Arizona Republic from Phoenix, Arizona on February 19, 1941 · Page 18
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Arizona Republic from Phoenix, Arizona · Page 18

Phoenix, Arizona
Issue Date:
Wednesday, February 19, 1941
Page 18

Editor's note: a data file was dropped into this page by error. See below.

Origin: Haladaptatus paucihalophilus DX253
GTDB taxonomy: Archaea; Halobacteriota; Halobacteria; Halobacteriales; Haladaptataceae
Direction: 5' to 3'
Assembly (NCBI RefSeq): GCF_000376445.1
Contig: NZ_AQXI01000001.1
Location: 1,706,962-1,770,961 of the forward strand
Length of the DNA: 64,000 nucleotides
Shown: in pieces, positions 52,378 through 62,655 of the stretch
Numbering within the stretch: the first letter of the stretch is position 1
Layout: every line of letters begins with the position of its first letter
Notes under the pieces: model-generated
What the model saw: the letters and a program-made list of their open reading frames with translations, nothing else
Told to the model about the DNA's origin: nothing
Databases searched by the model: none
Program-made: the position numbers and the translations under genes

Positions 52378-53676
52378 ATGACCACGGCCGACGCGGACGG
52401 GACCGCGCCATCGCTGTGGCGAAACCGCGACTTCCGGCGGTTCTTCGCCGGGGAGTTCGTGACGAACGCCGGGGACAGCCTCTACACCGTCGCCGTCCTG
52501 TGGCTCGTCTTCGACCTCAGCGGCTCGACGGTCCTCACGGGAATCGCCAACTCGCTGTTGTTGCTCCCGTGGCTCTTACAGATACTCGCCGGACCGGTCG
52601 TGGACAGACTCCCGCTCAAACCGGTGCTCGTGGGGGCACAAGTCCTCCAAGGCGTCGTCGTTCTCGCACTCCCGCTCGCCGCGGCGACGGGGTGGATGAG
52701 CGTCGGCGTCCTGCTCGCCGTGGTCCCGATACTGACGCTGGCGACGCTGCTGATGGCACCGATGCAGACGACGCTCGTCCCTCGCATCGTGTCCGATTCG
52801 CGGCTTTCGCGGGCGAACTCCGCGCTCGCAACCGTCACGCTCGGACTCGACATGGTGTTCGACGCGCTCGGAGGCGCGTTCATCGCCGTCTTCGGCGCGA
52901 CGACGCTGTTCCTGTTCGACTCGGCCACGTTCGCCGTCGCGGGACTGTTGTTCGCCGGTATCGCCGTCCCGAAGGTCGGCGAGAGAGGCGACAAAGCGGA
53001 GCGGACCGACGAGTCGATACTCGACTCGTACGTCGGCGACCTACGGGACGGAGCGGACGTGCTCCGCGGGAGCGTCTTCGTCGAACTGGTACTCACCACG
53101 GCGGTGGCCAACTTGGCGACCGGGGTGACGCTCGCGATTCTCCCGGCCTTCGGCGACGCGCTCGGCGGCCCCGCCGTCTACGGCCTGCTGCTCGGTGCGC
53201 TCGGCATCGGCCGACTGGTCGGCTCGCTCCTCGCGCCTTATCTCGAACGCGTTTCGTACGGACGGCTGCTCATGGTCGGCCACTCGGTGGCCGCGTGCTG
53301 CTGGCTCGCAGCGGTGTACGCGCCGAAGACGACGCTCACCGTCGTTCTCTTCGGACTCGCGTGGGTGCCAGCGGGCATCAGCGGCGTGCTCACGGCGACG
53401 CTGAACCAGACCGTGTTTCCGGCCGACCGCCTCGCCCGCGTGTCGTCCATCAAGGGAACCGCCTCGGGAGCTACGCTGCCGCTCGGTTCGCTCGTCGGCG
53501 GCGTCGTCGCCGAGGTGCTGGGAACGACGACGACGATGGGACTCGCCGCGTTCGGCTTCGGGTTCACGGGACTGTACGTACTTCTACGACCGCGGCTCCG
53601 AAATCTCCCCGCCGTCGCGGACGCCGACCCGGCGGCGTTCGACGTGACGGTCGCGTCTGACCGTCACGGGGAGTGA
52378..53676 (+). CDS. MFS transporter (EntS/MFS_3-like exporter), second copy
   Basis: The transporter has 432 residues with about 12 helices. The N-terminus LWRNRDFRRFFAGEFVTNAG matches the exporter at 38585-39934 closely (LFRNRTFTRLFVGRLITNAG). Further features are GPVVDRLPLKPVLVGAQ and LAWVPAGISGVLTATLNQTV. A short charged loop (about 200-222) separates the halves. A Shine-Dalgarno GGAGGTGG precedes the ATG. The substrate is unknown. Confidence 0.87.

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ARIZONA PCBUSHUfG ot tt. BMri and Publisher «nd<5««ral Muager Editor Managing Editor SeoJrtkry and Business Manager Treasurer and Circulation Manager COMPAST, FkoeBlx, ArtKmm Ctaita X -;"'.)i W B p Lynch cirtnpv Mver» ouTer Kto ouver *""» ARIZ WEDNESDAY MORNING BLIC FEBRUARY 19,1941 . INX. mVICE Th» AMoeUtcd Prto l» ewliutvely «nOUed to tte UM for ntwidl»p»t*ne» credited to It or not otherwlw c«d t*J in O to?il ni«» publiihed hertin. All rlghU or «productlon ot are also reserved. ... • ' T7ie Twrfes have a proverb, which says, tJiat the devil tempts aU otJier men, but that idle men tempt the devil. —Cotton A Lending-Leasing Discussion In Which Truth Was Earnestly Sought Another of the Bryson forums w^s held in New York last Sunday. The four participants were all men of'affairs and of standing m tne nation. The subject under discussion was the lease-lending bill wmcn all were competent to consider. The debaters were capable of considering the bill in its physical, fiscal and military aspects. They were probably less swayed by their regard for or against the President's suggestion than persons so selected usually are. in most of such gatherings it frequently turns out that the participants allow their own views to be swamped by their attitude toward tne President, or even by the public addresses of Mrs. Roosevelt. We have in mind the fate of one organization, formed to oppose war in any circumstances, which permitted itself to be wrecked by a recent statement by Mrs. Roosevelt which negatived the chief aim of the organization. Among the members there were women who were horrified at the thought of becoming gold star mothers. Yet they consented to let the movement fail rather than to appear to be disloyal to the President's wife. Other participants in such forums as these bring to the forums nothing but parrot-like praise of the New Deal. To them the threatening war, the basis for the discussion, is the President's war. not to be infringed upon by the profane. This Bryson forum was not so constructed and conducted. Here and there, however, there was some generation of heat and some questioning of and denial of stated facts. At one point one of the debaters criticized severely the great and sweeping powers which had been bestowed upon the President. Under those powers it would be possible and very probable that the President, unchecked, could set aside the authorized billions for defense, in any manner he might choose. As an instance of such a misuse of these powers, the critic said it had been brought to his attention that the government had lately asked for bids on various kinds of goods to be used in defense. Among the goods so advertised for were several millions of small metal tags for identification of the bodies of those slain in battle and of such an extensive use in the World War. Also, said the speaker, the government wanted bottom figures on a million and a half of coffins. Here, the speaker said, was something wholly inconsistent with the assurances that had been given that no American was to be sent across the Atlantic or Pacific to any foreign land, whereas now it appeared that a coffin was to be a part of the equipment of the American forces. Naturally there was some inquiry as to the source of .the information now laid before the forum. The speaker said the information had reached him in a roundabout way including Senator Wheeler of Montana who believed it to be true. Communication was established with Mr. Wheeler who confirmed it to the extent of admitting that he had heard of it. A suggested basis for this story was a recent story of a trek of Chinese along the Burma Road describing the character of the merchandise carried in trucks and rickshaws along that now famous thoroughfare in which the coffin figures largely in Indo-Chinese transportation. Horse-Drawn Vehicles Nazi Propaganda And Facts There are not likely to be many protests to the ruling of Judge Dudley W. Windes that a horse-drawn wagon constitutes a vehicle within the meaning of the state law prohibiting the operation by intoxicated persons of vehicles upon the highways. That a wagon is a vehicle, there could he no possible dispute. It was called one long before anyone even heard or thought about four-wheeled contraptions propelled by gasoline motors. Whether a drunk man driving a team of horses drawing a wagon is as dangerous to traffic as is an intoxicated man driving an automobile or a truck, perhaps might be debatable. We think the intoxicated motorist is far more menacing than the intoxicated teamster, since the horses might exercise some of their sense in the operation of the wagon, whereas the motor vehicle is entirely at the command of the operator, both as to speed and as to direction. Japanese Press Has War Mania The constant threats in the Japanese press warning the United States and Great Britain that unless they are careful Japan might be forced to use external force conjure a picture of a cocky little boy chasing around a schoolyard with a chip on his shoulder daring his schoolmates to knock it off. There seems to be an obsession among the Japanese writers which might best be described as n war mania. It also is possible that the Japanese are carrying on a large-scale scare program which might be likened unto the age-old custom of poker players known as bluffing. Strangely, the only fear of an impending clash between the United States and Great Britain and Japan seems to be in the latter country. There is little or no talk in the United States of a war with Japan, and it is very likely that the British, being engaged in a fight to the finish with Germany, do not even think about the possibilities of a clash with the Japanese. Another foe would not bother the British. It would only serve to make them more determined. Apparently the game of 'the Japanese is to bluff the United States and particularly Great Britain into paying no attention to Nipponese activities. The only interpretation of the 'constant and continual warnings about pressing the Japanese too far is that they hope by that means to have the United States and Great Britain call off their dogs. Any movement, no matter how slight it may be. made either by the United States or Great Britain, is viewed with alarm by the Japanese and is certain to bring another threat or a warning. The massing of British troops in the vicinity of Singapore for the protection of the Suez canal route is taken at once by Japan to be a threat of war. The presence of the United States fleet in Hawaiian waters is looked upon by the Japanese as bordering upon an overt act. When individuals become suspicious of the actions of other individuals, the suspicious ones, as a rule, are up to something. The same rule possibly applies to nations. Hence the uneasiness of the Japanese may be explained as- the natural feeling arising from desired secrecy of the movement. The statements of Dr. Martin Hall, exiled free-lance German journalist, made in various addresses in Phoenix and the valley towns, do not coincide with the German propaganda concerning the current war. It is not expected that there would be an agreement. Dr. Hall is relating facts as he knows them and the German propagandists are painting the picture of Germany as the Nazis want the world to see it. Tops in this matter of disseminating Nazi propaganda in this country is the pamphlet, "Facts in Review", published in New York City. Dr. Hffll declares the English bombers are concentrating their efforts on German industrial centers, munitions factories, and military objectives and are probably inflicting as much if not more damage than are the German bombers upon Great Britain. The Nazi propagandists hold the reverse to be true Dr. Hall also said that the English are not bombing civilian populations as are the Germans. That again is in disagreement with the German propagandists. They are insistent that the English are bombing nothing but civilian populations and that the bombing of British civilians is done in retaliation. There is far loo much inconsistency in the propaganda of the Germans and far too many attempts to excuse Nazi tactics upon the ground that the enemy first used ttiem and they are employing them in retaliation. Strangely, there is no effort made by the British to excuse any of their actions or to apologize to the world for dropping bombs on German soil. These things coupled with many others prove that Dr. Hall is more nearly stating actual facts about the war, though he has not been in Germany since 1936. His knowledge of Germany and German tactics enables him to paint pretty close to the true picture. In stating that Hitler really believes in the ideas he expounds, Dr. Hall has struck close to the secret force which enables the fuehrer 10 arouse the emotions of the Germans to such a high pitch. In time that power will lessen appreciably as is always the case when the emotions are spent. Then Hitler will rease to be a god and become the object of scorn. Possible Reason For Failure An explanation of the failure of the Italian armed forces to live up to expectations and to "fight the fight" Is given by one observer of foreign affairs as being the result of the awakening of Mussolini after he had entered the war as to the possible future of Italy. If the Nazis won, Italy was In the position of becoming a vassal of the Germans much as it did back in the Middle Ages under Otto IL The Italians, it is claimed, lost interest in fighting for the victory of the Nazis because they foresaw their own finish if Germany defeated Great Britain. That lack of enthusiasm for a cause which meant their own doom is pointed to by some experts as the real cause of the amazing weakness of the Italian arms in Albania and in Africa. It is this attitude of the Italians which likely has from time to time given rise to rumors of a separate peace between Italy and England. Can He Make 'Em Mix? By Reg Manning Arizona Republic Staff Artist Effective Hearing Aids Almost Invisible It is gratifying these days to en-, disposition, and tried the patience ter a store or office and find a of family and'friends beyond endurance. Yet the modern hearing person who has been hard of hearing for years able to hear you distinctly. You can notice a changed expression on his face. He has lost that questioning frown that formerly embarrassed and distressed him. Many of these hard of hearing individuals, after going the rounrts of ear specialists, had resigned themselves to the shut-in life. Today they are a part of their surroundings and are taking their normal place in work or nusiness. This has all been brought about in two ways. First, the perfection or near perfection of hearing devices now available, and second, because the hard of hearing individual recognizes that just as many individuals need and wear glasses, so should the hard of hearing who needs a hearing aid be willing to wear one. Dr. Austin A. Hayden, Chicago, in Hygeia, the health magazine, says, however,, that there are still millions of persons who have a deep-rooted prejudice against mechanical hearing aids and will not investigate them until they have wasted their time and money on quacks and nostrums, ruined their and 0 University the Masses By FREDERIC J. HASKIN A device is practically Invisible; it is scarcely as large as a penny. Women can conceal it by wearing it under the hair or scarf; men who wear it in or behind the ear or on the lapel soon forget its presence.! When the little bones in middle ear are locked fast, thus preventing sound being transmitted to hearing nerve, sound is now transmitted directly to the nerve by passing through the bone behind the ear. This new device is bringing renewed hearing powers to thousands formerly condemned to deafness. Another great help to hearing reported by Dr. Hayden is the introduction of vacuum tubes, the same as those used in radio. These tubes make possible true high tone reproduction and can enlarge or amplify the ticking of a wrist watch to sound like blows of a sledge hammer. By the use of the audiometer, it is now possible to learn the degree of hard of hearing present and the special tones or wave lengths affected so that hearing aids can be prescribed in the same manner as glasses for defective vision. Everyday Poems — By Barton Pogue — WANDERLUST If it were only spring again. And the slow, soft patter of the rain, If the clouds would part and show the sun Along the banks of the dogwood run, It might be then I would walk afield Where violets are now concealed, I might lift up my heart and sing. If it were spring. If—it—were—spring. If it were only spring again And green along the country lane! Ah, God, if I might but just lie still On the fragrant side of Hawthorn Hill I might regain my calm and poise, Cloistered thus from strain and noise; I'd smile to watch the bluebird wing, If it were spring, If—it—were—spring. LOOK AHEAD Don't cry, little one, don't cry Disappointment soon passes by. ,. Dry those dear tears, And in all the long years _ Try to smile when you're wanting to sigh. You were anxious to go, I know, But some one told you "no!" Perhaps, if you stay, You'll find something today Much better, by far, than to go. All the future is not dead, Without jelly on your bread! There are times that are glum, But the sun will come, There's happiness ahead! o TIME Time to sit By a crackling fire- Time for friendship Is my desire. Time to sit By a stream And talk— -Time, I ask For a friendly walk Thru the valleys. Ere my sun sets— Time, dear God, For the simple things In life— My task. This, I ask. And I will freak, the pride of your power; and 1 witt make, your heaven as iron, and your earth as Tyrass. . •' —Leviticus 26:19 A reader can Ket the answer to any question of tact by writing The Arizona Republic Information Bureau, Frederic .1. Raskin, director. Washington. D. C. Please enclose three cents for reply. Q. Where is Appledore Island? M. E. H. A. Appledore island is just off the southern tip of the coast of Maine. Q. Why Is calico no called? W. M. C. A. The name comes from Calicut, a city in India, whence the process of decorating cloth by means of a hand stamp moistened with was introduced into Europe. Q. Where is Gen. Robert E. Lee's grave? W. A. G. A. The body of Gen. Robert E. Lee rests in a mausoleum in the Washington and Lee University chapel at Lexington, Va. Q. Who played the leading role in the silent movie "The Mark of Zorro?" R. R. D. A. Douglas Fairbanks. Q. Were there any survivors of the Lost Battalion in the World War? H. P. C. A. There were 394 survivors, of whom 156 were wounded. Q. Why is Tombstone, Arh. .so called? S. H. G. A. Tradition is that Ed Schief- felen, a prospector who discovered a large silver deposit there in 1878, gave the location its name because had been told by scoffers that he vould find nothing more than his ombstone in that region. Q. Of what material is lisle hosiery made? S. E. B. A. The National Bureau of Standards says that cotton yarn spun rom long staple with a high twist are used in making lisle hosiery. Q. What is a Messerschmitt? R. L. P. A. It is a twin-engined German ighter monoplane, especially adapted to bomber escort work. The most mproved type is Messerschmitt .10 for which maximum speed of 385 miles an hour is claimed. Q. When was the first cable message sent across the Atlantic? B. H. A. The first message sent'by the Atlantic cable was to Pres. James Suchanan from Queen Victoria on August 16. 1858. Q. What self-evident truth* are mentioned in the Declaration of Independence? J. D. H. A. The "self-evident truths" mentioned are: "x x x that all men are created equal, that they are endowed by their Creator with cer- .ain unalienable Rights, that among these are Life, Liberty and the Pursuit of Happiness.—That to secure these rights, Governments are instituted among men. deriving their lust powers from the consent of the governed, x x x" Q. When was the opera "The Daughter of the Regiment" first produced in the United States? L. S. W. A. The* opera had its American premiere at New Orleans in 1843. Q. What is the oldest continuous inhabited place in the United States? T. D. R. A. Oraibi, a Hopi Indian village in Northern Arizona, is believed to be the oldest continuously inhabited community in this country. It existed as early as 1370, this fact being deduced from a study of the annual growth rings of timbers in the ruins. Q. Is Mainbocher, the dress designer, a Frenchman? 31. K. R. , A. He is an American citizen who went abroad to become an artist, later making a phenomenal success as a designer of women's apparel. Since the war he has establishec headquarters in New York City. Q. What state has the largest percentage of native-born white population? K. G. A. North Carolina leads with 99.7 per cent native-born white inhabitants. Closed World Or Open World? By WILLIS THORNTON Putting aside for a moment the principal issue, of Wendell WHlMe* appearance before the senate foreign relations committee, let us look at the lait paragraph of his prepared statement. It is worth reading and re-reading, because in it he so succinctly and clearly .stated the great issue which divide* the world. We must have courage, we must bravely do what our moral sense teDs u» ought to be done, said Willkie, and we must prepare ourselves to take a part to laying the foundations of a world such as we would want our children to live to. •That world cannot be a closed world. It must be an open world," he said There Willkie put his finger on the broad issue 'between the free nations of the world and the totalitarian nations. It is not a question of forms of government. 0 .g_ V * * It is fair to say that the rest of the world was middling indifferent when Mussolini seized power in Italy. True, the world gagged a little when the castor oil heroes swept across Italy, and shuddered when various freedom-loving people were summarily put to death. But in-the main, the world was indifferent, and is indifferent today, to what kind of a government Italy has within Italy. So with Germany. The rise to power of Hitler was viewed with a similar indifference as long as it appeared to be a purely German matter. Again, the outside world was nauseated by the racial persecutions, the blood baths, the concentration camps. But as long as Germany alone was forced to wallow in the bed she had made for herself, the world remained restlessly tolerant After all the manner in which any people conducts its own internal affairs is principally the responsibility of that people. The same feeling, in a remote way, applied to Russia. « » • Then it gradually became apparent that no totalitarian system was, or could be content with that. The nature of all three demanded constant interference with the affairs of other countries. All meddled directly in the internal politics of others Such tolerance as others extended to them was not reciprocated— could not be reciprocated by regimes founded and based on intolerance, built on evangelization. . •They closed their borders to normal intercourse. They made exclusive trade agrJtements which effectually barred others from normal markets. They closed their communications, their libraries, their minds, as they closed their borders. A free world must be an open world. There must be an opening of doors, i lowering of barriers, not their multiplication. That is the road on which every free country, every free person travels today. The Once Over s y //. THE PAPERS OF PRIVATE PURKEY Dear Ma: Everything is about the same here in camp, especially the weather which has been of two kinds all winter—bad and worser—and anybody who gets drafted this spring instead of in midwinter-like I did is getting a great brake. My feet have taken so much abuse they are unconscious, and don't believe that stuff about this being a machine war as I have never seen so much walking done in peace or war. From my experience I think I have been drafte/ in a bunions derby. * » « Nothing makes the boys so sore up hear as when they get a paper and read about all them strikes and walkouts around the country. Every time I here about those guys with nice warm jobs who go home every night to home- cooked chow and yet squawk about the hours and the pay it gives me a pain you know where. Believe me if I was out of the Army and had a job where I could quit every night and not saloot nobody I would mow down anybody who tried to sell me the idea I was not getting a square dele. * * * Well, I am getting used to spending all my time in a uniform now but it is no cinch after being used to having three soots in different colors, one with patched pockets and one with cuffs on the pants all my life. Gee, ma, it would feel swell to get into a white shirt', striped necktie and Sunday soot once in a while. In the Army you have to ware the same soot Sunday you wore all week. * * * I can be transferred to a tank corpse if I want to but I don't know whether I would Ijke it much. The work loote too confining and while I would like to get into a serviss that would be easier on my feet a tank aint my idea of no pleasure kar. A friend of mine was in the tanks and he says it is like going to' war in a safe. A tank is like a taxi with no springs and with all the upholstering done by a scrap iron man. I guess I would be safer from stray bullets in a tank but I do not think I will sign up unless I thumb a ride and see for myself how it is. Before a soldier joins a tank corpse the least the government should do is give him a demonstrayshun. * » » How is the defense program coming on back home?. I see where some Washington witnesses say the country is short of planes, guns, tanks and everything. As the old gag goes, this ii a fine time to tell me, heh, ma? * » » I wish the government wood turn the whole thing over to Henry Ford. He is the father of quantity produckshun and the mother too, I guess. All you have to give him is a monkey rench a few nuts and a general idea of what the war needs and he will turn it out so fast that Uncle Sam will not only have enough planes tanks and guns for 1941 and 1942 but will be giving previews of the 1943 moddells. * * * Do not worry about me as my flew is a little better and I am getting used to chilblains. After all I was lucky not to get send with them boys to New Fundlind. Love, OSCAR. Do You Remember? 20 Years Ago: Feb. 19, 1921 40 Years Ago: Feb. 19,1901 George B. Learning, supervisor of schools among the Hopis and Mokis with headquarters at Tolacca, near Keams Canyon, arrived in the city yesterday morning to spend several days here on business. At the Saturday afternoon recital of pupils at the Arizona School of Music this afternoon, piano numbers will be given by Winifred Eames, Marcella Gandy, Ruth Gill, Mildred Mickle, Adeline Greene, Dorothy Elliott, Leda Ruben, Senie Fuqua, Virginia Smith, Helen Johnson, and Dorothy Bodie. Violin numbers will be given by Wilma Day and Beatrice Harvey, songs will be given by Anna Marie Calvert and Louise Lipphardt, and dancing numbers by Helen Hanley and Dorothy Cover., A reading will be given by Marjorie Frink. The highest temperature in Phoenix yesterday was 66 degrees and the lowest was 39 degrees. There was no rain. Oliver P. Morton returned yesterday from a business trip to San Francisco and Sacramento. George Shea, superintendent of the Pioneers' Home in Prescott, arrived in Phoenix yesterday to spend a few days on business. From an attendance standpoint the success of the "Greater Phoenix" dinner is assured. Yesterday afternoon the avalanche of requests for reservations was totaled at 448. .Fifty-two boys and 33 girls made their appearance in Phoenix during the month of January, according to the births reported to the state board of health. Barnett Rosenburg, head of the firm of Rosenburg and Company, • Los Angeles, one bf the largest concerns: dealing in mining machinery and equipment in the Southwest, has completed arrangements for the construction of a large warehouse In Phoenix at the corner of .Eighth and Madison streets. The eight children of John Godinas and his residence of almost a quarter of a century in Bisbee were factors which influenced the corporation commission to permit Godinas to continue to operate a stage between Lowell an4 Don Luis, serving Tin Town. Others sought the permit. . Mr. and Mrs. Boss Chilson of Payson are visiting relatives in Tempe. C. H. Russell and L. H. Russell, both of Gilbert, were business visitors in Phoenix yesterday. Mrs. C. L. GUmore arrived in Chandler yesterday from Ontario, Calif., to join her husband, who is connected with Twohy Brothers.- • : • Mrs. Charles Woolf of Tempe was hostess at a Geor<«» Washington tea at her home yesterday afternoon. Herman Schute, who runs a small chicken ranch southwest of the city, brought two lynx skins into the city to sell yesterday, and told of an exciting experience in killing them. One of Schute's hands was badly lacerated and the scars will remind him in the future of the fury of a wildcat when cornered. Mrs. N. O. Murphy, Mrs. C. M. Shannon, Mrs. J. C. Adams and Mrs. G. M. Walker have issued cards for an at home" at the Hotel Adams, February 27, Not for many years has the desert presented such a view as at present Everywhere is a thick carpet of gK«| dotted with wild poppies and other WHO flowers. The M. M. Jackson ranch at Buckeye was sold yesterday to John W. Eastwood. The ranch comprises ISO acres and the purchase price was $5,000 cash. The blanket of snow that covered tne mountains to the north and east of the city during the past two weeks has almost entirely disappeared, so far as tne view from Phoenix is concerned. The maximum temperature in Phoenix yesterday was 74 degrees and the minimum was 55 degrees. There was no rain though the day was partly cloudy. William G. Shaw came in yesterday from Nogales on business. Mrs. G. W. Kuns of Beardsley a a visitor, in the city for a few days. George W. Sanders came in yester- . day from Vulture on business. • , M. J. Egan and E. C. Williams; of Clifton arrived in the city yesterday and will remain here for a few days 0& business. Some burglariously inclined P« son .r persons forced an entrance Intoi w sample room of the Commercial HOW Saturday evening and got away w& a roll of samples belonging to a trayeij ing salesman. The roll contained a goon assortment of butcher knives, carvins knives, boning knives and other similar cutlery. ,. „. Tim Griffith, a well known Uvery man of Tucson, arrived in the city yo> terday to spend a few days visituw Mr. and Mrs. H. Hanson, H. H. Helen, A. Johnson, and G. H. Schnerman, au of Prescott, arrived last night on a viau John A. Church, formerly superinten dent of the United Verde at J«om£ and later of one of the mines in Tpnw- stone, is in the city on mining business- H. B. Griffen of Tempe has receivW, a beautiful piece of handiwork frog far off India. It was sent by Mrs. Cross, an aunt of Mrs. Griffen, spent the past 30 years as a in that, country. The gift is a with'a pure wool cloth base, i 1 "-? signs on it are worked in gold thread.